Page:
US Navy Battleships 1886 - 98

Published: August 3rd, 2019     
Product Image
Book Cover
Author: Brian Lane Herder, Illustrated by Paul Wright, F. Rodriguez, and A. Gilliland
Reviewed by: Bill Kluge - IPMS# 45849
ISBN #: 9781472835048
Other Publication Information: Paperback, 2019; 48 pages
Price: $19.00
Product / Stock #: NVG271
Product provided by: Osprey Publishing

In the 1860s the US Navy led the world with the innovative, turreted ironclad USS Monitor - a vessel that gave rise to a series of warships whose name defined the class. However, within ten years of the end of the Civil War, the US Navy had become a mere ghost of its former size and power. Ships were decommissioned, sailors released from service, and the Secretary of the Navy was returning funds to the Treasury. By the 1880s, British built ironclad battleships of the Brazilian and Chilean navies caused panic within the halls of Congress and along the east and west coasts of the United States. Frustrated officers from the US Navy, along with insightful members of Congress and the Garfield administration determined that major changes were needed to prevent the US Navy from declining into irrelevance.

During the 1880s, institutions were set up to modernize the Navy. The Naval War College and the Office of Naval Intelligence were established to advance new ideas of naval warfare. Congress mandated that, instead of buying new warships from European builders, new steel and ironclad US Navy warships would be US build, initiating the development of new and better armor, gun and steam engine manufacturing in this country, and thus helping to bring US heavy industry into the modern age.

The development of the modern US "Steel" Navy got an early start in 1874, when, in a governmental sleight-of-hand that would be the envy of politicians a hundred years later, Secretary of the Navy George Robeson contrived to take money appropriated from Congress to rehabilitate five decrepit Civil War-era monitors and instead, secretly scrap those and other obsolete vessels and plow the money into the building of five new monitors - with identical names of the older vessels. Originally designed as coastal defense monitors, some of these ships went on to serve with distinction in the Caribbean and the Philippines during the Spanish-American War.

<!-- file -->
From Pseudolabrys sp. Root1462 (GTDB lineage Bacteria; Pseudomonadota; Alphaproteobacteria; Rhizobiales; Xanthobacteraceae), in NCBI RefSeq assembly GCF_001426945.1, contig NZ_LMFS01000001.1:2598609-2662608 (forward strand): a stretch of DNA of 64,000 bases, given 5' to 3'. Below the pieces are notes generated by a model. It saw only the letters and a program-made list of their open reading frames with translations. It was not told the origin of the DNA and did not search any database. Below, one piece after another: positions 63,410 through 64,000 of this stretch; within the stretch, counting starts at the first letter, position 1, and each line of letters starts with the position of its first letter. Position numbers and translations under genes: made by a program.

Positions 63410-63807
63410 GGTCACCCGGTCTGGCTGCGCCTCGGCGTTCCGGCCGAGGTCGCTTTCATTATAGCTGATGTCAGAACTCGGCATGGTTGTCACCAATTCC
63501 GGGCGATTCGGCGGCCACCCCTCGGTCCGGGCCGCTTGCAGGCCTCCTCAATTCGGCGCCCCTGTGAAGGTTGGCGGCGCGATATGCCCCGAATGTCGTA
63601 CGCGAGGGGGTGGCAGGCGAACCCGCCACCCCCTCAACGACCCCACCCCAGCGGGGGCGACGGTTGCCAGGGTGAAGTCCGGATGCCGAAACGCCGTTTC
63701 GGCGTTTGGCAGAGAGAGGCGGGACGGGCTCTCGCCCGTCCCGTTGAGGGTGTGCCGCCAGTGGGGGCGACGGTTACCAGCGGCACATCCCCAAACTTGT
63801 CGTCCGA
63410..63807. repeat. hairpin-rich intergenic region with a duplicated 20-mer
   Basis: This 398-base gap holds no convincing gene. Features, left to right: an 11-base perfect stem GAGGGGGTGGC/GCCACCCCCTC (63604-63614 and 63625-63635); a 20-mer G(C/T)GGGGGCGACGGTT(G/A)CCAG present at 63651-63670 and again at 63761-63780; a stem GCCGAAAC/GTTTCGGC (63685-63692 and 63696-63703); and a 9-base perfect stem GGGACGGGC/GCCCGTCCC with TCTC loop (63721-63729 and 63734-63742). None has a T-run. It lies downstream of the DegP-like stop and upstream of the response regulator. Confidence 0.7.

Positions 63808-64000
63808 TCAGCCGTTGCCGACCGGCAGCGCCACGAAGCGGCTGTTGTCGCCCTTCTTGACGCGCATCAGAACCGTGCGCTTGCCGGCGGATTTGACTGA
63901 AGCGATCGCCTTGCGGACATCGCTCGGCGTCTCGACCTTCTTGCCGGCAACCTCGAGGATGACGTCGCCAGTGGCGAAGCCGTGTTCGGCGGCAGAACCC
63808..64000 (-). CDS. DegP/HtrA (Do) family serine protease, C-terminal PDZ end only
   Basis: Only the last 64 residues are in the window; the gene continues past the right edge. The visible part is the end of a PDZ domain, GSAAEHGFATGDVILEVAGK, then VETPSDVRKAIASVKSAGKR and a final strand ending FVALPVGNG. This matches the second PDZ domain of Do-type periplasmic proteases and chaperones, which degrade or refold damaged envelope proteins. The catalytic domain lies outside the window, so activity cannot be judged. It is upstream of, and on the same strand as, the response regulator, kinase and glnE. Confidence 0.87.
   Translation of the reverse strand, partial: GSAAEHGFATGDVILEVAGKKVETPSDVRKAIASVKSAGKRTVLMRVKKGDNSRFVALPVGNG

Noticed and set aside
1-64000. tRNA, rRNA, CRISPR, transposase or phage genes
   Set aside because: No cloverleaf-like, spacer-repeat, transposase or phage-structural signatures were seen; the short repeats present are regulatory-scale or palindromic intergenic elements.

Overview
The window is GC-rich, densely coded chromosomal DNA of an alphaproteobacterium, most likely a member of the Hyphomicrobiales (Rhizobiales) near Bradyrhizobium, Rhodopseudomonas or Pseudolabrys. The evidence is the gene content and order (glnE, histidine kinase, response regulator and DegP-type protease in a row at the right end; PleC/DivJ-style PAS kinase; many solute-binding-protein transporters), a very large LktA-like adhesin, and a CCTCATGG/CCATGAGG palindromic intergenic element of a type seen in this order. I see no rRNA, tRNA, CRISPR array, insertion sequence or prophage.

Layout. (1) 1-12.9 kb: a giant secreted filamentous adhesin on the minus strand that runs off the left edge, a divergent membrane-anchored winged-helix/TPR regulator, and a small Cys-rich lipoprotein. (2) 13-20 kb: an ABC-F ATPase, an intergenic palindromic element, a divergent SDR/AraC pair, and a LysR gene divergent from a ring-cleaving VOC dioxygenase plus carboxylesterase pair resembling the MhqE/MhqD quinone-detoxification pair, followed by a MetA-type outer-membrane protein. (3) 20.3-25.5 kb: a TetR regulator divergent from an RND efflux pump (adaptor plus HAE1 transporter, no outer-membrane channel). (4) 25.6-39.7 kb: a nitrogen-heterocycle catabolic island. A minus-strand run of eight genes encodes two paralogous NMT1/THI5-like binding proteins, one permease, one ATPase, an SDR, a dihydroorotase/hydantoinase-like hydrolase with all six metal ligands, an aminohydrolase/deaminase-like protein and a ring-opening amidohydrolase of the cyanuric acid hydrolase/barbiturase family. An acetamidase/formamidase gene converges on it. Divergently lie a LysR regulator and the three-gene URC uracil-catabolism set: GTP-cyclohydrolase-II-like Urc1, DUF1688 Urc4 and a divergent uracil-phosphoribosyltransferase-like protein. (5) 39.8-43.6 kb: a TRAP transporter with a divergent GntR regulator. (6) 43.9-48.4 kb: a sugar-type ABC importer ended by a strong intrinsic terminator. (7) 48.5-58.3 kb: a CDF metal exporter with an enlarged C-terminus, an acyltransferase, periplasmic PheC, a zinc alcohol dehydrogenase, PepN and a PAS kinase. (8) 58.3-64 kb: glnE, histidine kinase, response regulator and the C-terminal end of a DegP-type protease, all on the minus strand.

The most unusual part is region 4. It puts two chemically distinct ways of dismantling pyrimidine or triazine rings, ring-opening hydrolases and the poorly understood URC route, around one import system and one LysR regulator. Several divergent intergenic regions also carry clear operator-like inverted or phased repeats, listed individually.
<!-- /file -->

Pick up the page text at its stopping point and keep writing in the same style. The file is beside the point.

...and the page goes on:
Following the success of the New Navy monitors, the US designed and constructed two heavier, ocean-going steel warships, the so designated "Second-Class" battleships USS Maine and USS Texas. The desire for a longer cruising range and heavier guns necessitated a more complex design than that of the monitors. Though still smaller than their European contemporaries, the design and construction of these ships stretched US shipbuilding capabilities significantly, leading to the even more successful "First-Class" Indiana and Iowa class battleships of the 1890s - the most successful battleships of their era.

All of these new US battleships, plus several of the "new" monitors, participated with distinction in the Spanish-American War. Where just twenty-five years earlier, Spanish naval vessels had struck fear and embarrassment in the hearts and minds of US citizens and sailors alike, by the end of August, 1898, the Spanish Navy lay in ruins at the hands and guns of a modern, well trained and superbly equipped US battleship fleet.

This Osprey New Vanguard edition by Brian Herder does an admirable job of highlighting the period of development of the "New" US Steel Navy, from the end of the Civil War to the emergence of the US as a new naval power at the beginning of the 20th century. The period photos, though small, and the full-page illustrations by Osprey veteran Paul Wright, as well as smaller contemporary ship paintings, plus some colorized photos and the side elevation illustrations of each class, provide a good reference for the ships of the period. There is also one beautifully rendered two-page cut-away illustration of the USS Maine, with attention drawn to its exposed internal coal bunker as the source of the explosion that destroyed the ship in Havana Harbor. Unfortunately, that's also right where the gutter bisects the illustration (an issue that plagues many of the series' best illustrations). But, aside from this minor quibble, this is another fine New Vanguard edition, filling an important slot in the history of the developing US Navy. Thanks to Osprey Publishing and IPMS for the opportunity to review this book.

  • Contents
  • USS Indiana Illustration
    USS Indiana Illustration
  • USS Indiana Information
    USS Indiana Information
  • Monitor Illustration
    Monitor Illustration

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